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Trudeau leaves China with a defence of Western media, but no progress on free trade

Prime Minister Justin Trudeau holds a press conference in Guangzhou, China on Thursday, Dec. 7, 2017.

Sean Kilpatrick/THE CANADIAN PRESS

Prime Minister Justin Trudeau offered a parting shot in defence of Canadian media as he wrapped up a frustrating trip to China where Chinese anger at coverage of their country intruded on failed efforts to launch free trade talks.

China, which heavily censors its own press, has been emboldened by President Donald Trump's attacks on "fake news" to grow more open in denouncing international media it sees as impeding its agenda. And as Beijing flexes its economic strength and rising political sway, it has succeeded in muting unwanted criticism from many foreign leaders.

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Mr. Trudeau himself could have easily ducked the topic at a final news conference in Guangzhou – or offered an anodyne comment that his job is not to be a media critic.

Instead he used his answer to defend Canadian journalism in a country critical of Western commentary, going out of his way to "thank members of the media" for doing their job even as news outlets struggle to reinvent themselves in shifting advertising markets.

The Prime Minister's comments appeared aimed more at Chinese critics than Canadian journalists. The Canadian media, he said, plays "an essential role, a challenge function."

"I really appreciate the work that you do … We [government] make your job difficult. External factors make your job difficult," he added in a lengthy response.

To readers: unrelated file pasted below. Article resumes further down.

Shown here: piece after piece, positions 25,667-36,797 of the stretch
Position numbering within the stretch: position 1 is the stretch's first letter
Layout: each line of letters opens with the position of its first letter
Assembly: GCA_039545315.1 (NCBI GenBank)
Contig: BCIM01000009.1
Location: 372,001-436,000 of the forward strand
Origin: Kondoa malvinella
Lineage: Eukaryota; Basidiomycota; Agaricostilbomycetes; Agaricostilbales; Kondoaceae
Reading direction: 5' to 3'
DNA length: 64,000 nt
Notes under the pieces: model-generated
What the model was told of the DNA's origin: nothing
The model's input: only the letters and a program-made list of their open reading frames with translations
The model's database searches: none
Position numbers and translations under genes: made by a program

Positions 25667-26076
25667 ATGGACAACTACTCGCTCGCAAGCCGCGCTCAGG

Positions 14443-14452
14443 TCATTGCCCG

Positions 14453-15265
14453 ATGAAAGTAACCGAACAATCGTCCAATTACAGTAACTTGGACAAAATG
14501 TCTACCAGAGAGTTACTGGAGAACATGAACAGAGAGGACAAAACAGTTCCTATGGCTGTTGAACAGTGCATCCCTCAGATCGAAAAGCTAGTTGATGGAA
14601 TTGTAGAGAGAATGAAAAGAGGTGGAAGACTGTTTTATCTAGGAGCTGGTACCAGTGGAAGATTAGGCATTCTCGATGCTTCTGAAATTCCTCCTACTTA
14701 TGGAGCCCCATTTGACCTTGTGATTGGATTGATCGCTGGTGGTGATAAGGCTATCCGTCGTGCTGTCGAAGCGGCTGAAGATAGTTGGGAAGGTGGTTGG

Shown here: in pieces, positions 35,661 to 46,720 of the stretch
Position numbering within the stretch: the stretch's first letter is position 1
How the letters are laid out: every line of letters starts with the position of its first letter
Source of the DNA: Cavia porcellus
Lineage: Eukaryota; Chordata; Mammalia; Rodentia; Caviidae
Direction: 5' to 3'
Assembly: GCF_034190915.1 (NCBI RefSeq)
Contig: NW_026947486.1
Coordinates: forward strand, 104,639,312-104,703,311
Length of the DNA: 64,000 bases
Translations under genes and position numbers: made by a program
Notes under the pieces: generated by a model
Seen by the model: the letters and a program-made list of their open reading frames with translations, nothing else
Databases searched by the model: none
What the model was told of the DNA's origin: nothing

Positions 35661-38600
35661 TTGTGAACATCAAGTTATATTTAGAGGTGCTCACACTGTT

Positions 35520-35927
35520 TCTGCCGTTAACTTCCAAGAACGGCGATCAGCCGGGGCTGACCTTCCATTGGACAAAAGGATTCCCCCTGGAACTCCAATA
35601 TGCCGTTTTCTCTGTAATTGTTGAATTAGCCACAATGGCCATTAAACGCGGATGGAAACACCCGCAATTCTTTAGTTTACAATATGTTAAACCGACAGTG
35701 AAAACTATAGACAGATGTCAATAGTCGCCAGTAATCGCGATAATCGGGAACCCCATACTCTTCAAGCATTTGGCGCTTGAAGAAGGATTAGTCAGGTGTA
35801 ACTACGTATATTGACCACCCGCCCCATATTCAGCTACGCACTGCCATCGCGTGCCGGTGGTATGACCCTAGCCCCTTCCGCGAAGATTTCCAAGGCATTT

"But it's an essential role that you play in the success of the society. That is my perspective. That is a perspective shared by many and it's one that I am very happy to repeat today."

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Mr. Trudeau is going home having failed to launch free-trade talks between Canada and China. The Prime Minister had been widely expected to kick off formal negotiations during what was his second official visit to China; China's ambassador had publicly forecast the start of negotiations as recently as late October.

China offered soothing words Thursday, with foreign ministry spokesman Geng Shuang saying "the negotiations have achieved some progress."

"We will take a pragmatic attitude to work with the Canadian side to promote the building of the Canada-China [free-trade agreement]," he added.

But the Chinese government appears to have resisted the Liberal leader's attempt to impose Canadian-style labour and environment standards and gender rights through a trade pact.

One business leader privately expressed frustration Tuesday, saying he had not been led to believe that these stipulations for "progressive" standards would be so stubbornly pursued by the Liberals. (Mr. Geng declined comment on areas of difference.)

For this, Mr. Trudeau was unapologetic, saying he does not believe countries can keep signing trade deals that don't carry specific benefits and supports for ordinary citizens. Those sort of accords will trigger backlashes from the public, the Prime Minister said, as has happened around the world in recent years.

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"The rise of nationalism, the rise of protectionism, is a concern amongst citizens and ordinary folks around the world that pro-growth polices like trade haven't been good for them," he told reporters.

"That's why pushing for trade deals that benefit citizens and not just multinationals or a country's bottom line – but the actual citizens – is the only way we are going to continue to move forward constructively and effectively in an increasingly globalized world," he said.